(N.B. The Google searches referred to in this post were conducted on Sunday 10 July 2011, using google.co.uk. Your mileage may differ.)
This post began as I was conducting some background research for writing an entry on the composer Rebecca Saunders for the Oxford Dictionary of Music. Saunders is still young enough that most of the reference books that I have to hand are not much use, so I turned, as you do, to the internet. And when I searched for “Rebecca Saunders” on Google, it didn’t bring up her publisher website on the first page of results. In fact I couldn’t find it on the first five pages. I know it’s there, which is the only reason I clicked even this far, but I decided to change tack rather than wade any further.
I know who Saunder’s publishers are, so I could have gone straight through their website I suppose – but why try to remember that URL when Google is almost always quicker. Yet even more remarkably, a search for “Rebecca Saunders Peters Edition” also didn’t score a page 1 result. In fact Saunders’ page at Peters didn’t appear until halfway through the second page of Google results. (And then it is the German page at http://www.edition-peters.de.) Even setting aside the unbeatable page rank of Wikipedia and Facebook, a search so specific for a composer’s publisher website should yield better results than this, surely?
And the problem isn’t confined to Rebecca Saunders who, let’s admit it, has a relatively common name: although she is the dominant “Rebecca Saunders” on Google, several hits on the first few pages of my search concerned other people entirely. But how about Brian Ferneyhough?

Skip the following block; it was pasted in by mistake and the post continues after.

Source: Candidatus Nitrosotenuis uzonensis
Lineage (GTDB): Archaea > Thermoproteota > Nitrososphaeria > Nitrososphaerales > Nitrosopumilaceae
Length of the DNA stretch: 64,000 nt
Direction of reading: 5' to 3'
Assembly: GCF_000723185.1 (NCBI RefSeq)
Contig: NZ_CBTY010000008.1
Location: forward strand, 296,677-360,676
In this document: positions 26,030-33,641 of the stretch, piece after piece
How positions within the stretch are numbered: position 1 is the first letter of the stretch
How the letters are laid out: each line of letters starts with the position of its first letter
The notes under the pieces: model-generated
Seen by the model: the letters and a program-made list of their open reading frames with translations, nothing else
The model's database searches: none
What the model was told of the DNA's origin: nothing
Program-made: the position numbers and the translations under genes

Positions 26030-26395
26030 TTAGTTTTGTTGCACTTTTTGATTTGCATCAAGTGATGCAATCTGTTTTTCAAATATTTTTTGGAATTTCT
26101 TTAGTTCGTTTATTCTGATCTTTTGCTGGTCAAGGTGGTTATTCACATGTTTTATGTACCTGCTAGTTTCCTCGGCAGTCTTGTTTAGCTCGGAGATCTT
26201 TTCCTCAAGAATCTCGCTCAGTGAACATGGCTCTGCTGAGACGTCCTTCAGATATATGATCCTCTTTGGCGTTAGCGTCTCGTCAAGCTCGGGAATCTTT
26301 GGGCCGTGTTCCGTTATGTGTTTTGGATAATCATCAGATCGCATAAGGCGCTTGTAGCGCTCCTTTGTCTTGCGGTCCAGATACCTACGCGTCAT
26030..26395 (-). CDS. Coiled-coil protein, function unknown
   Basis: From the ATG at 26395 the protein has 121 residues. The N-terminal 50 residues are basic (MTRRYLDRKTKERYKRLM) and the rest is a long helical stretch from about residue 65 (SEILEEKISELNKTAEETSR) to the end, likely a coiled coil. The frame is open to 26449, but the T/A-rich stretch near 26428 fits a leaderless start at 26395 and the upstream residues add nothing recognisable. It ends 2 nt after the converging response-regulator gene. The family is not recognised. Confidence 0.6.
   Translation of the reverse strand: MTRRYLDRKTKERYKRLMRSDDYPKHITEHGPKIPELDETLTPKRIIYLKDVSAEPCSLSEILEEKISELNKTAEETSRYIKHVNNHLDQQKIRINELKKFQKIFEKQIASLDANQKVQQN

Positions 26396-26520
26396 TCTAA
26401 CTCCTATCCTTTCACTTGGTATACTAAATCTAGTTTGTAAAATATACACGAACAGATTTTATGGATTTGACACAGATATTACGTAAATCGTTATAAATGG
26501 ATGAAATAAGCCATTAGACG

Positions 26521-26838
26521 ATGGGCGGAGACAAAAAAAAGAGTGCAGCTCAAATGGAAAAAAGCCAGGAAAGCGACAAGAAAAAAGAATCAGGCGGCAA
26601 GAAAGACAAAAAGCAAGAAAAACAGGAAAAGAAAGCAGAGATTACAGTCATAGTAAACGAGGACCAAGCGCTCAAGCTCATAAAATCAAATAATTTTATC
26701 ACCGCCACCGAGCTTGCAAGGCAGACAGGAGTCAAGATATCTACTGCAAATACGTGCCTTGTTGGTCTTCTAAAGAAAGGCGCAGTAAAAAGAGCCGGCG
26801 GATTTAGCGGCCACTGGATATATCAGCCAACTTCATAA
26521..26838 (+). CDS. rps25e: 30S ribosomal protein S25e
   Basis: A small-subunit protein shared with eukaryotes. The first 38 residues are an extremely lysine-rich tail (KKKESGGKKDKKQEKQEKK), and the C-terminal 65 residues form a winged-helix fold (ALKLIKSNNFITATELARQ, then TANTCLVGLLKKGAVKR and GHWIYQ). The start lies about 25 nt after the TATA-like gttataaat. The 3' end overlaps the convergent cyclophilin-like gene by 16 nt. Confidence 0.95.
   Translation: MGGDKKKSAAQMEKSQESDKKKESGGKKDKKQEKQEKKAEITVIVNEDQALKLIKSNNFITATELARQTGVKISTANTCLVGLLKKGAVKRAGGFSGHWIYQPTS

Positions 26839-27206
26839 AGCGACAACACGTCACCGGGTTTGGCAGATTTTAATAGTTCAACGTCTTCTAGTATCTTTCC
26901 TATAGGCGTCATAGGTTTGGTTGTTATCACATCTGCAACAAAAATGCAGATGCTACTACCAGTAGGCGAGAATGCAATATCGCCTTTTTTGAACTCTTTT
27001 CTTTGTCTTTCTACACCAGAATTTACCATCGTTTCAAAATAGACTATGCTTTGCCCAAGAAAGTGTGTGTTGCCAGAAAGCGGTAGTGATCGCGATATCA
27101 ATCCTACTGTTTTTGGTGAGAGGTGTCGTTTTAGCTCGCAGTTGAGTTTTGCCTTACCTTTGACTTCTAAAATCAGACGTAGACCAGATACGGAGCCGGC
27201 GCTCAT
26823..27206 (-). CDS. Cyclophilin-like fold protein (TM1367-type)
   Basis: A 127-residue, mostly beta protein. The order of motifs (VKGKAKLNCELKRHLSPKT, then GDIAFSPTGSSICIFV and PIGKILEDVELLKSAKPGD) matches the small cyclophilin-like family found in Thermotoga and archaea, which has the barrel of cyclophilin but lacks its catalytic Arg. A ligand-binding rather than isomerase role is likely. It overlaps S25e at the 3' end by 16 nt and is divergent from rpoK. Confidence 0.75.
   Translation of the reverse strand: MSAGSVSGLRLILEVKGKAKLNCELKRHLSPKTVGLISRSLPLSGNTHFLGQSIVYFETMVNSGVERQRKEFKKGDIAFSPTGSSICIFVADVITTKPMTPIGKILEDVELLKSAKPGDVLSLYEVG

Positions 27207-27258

Incredibly, much the same thing happens again. The first Peters hit for a search for “Brian Ferneyhough” is on page 3 of the Google’s results, and is for a pdf of their life and works brochure for the composer. Very useful, but not the page itself. On page 8 we find a pdf of Ferneyhough’s programme note for Allgebrah. Finally, at the top of page 13, we get there: Ferneyhough’s page at Edition Peters USA.
Unless artists choose to represent themselves online – which is of course fine –publishers should be their first line of public representation. The publishers are, after all, the managers and promoters of that composer’s output, and thus responsible for their front of house presentation. Anyone who might have heard Rebecca’s music and is intrigued to find out more can do so through the internet, but is going to have to pass the attractions of many unauthorised sources (Wiki, blogs, YouTube, filesharing forums, etc) before they reach the authorised information put out by the publisher themselves. (Assuming they get that far at all.)
I don’t know if this is a problem exclusively confined to Edition Peters. I’ve done a few tests with searches for composers of other websites with mixed results. But Ricordi and Boosey & Hawkes have to be pretty pleased with this first page from Google:
So despite the relative weight of YouTube etc, it can be done (although Wikipedia seems undefeatable on almost searches these days). The question is, if publishers really do want to do the best for their composers, shouldn’t they be doing better at this? Some urgent instruction in SEO may be needed. As things stand, publishers risk losing Google ground – and therefore authority – to unmanaged, unauthorised and even unlawful alternatives. This doesn’t serve either them, or the composers they represent, well.
Update, 20 July 2011: Marc Dooley of Edition Peters responds: “Firstly with regard to SEO – we know, it’s broke. We have already been working on a fix and I hope you’ll see better results soon.” He’s been good enough to expand much more in the comments below; do read.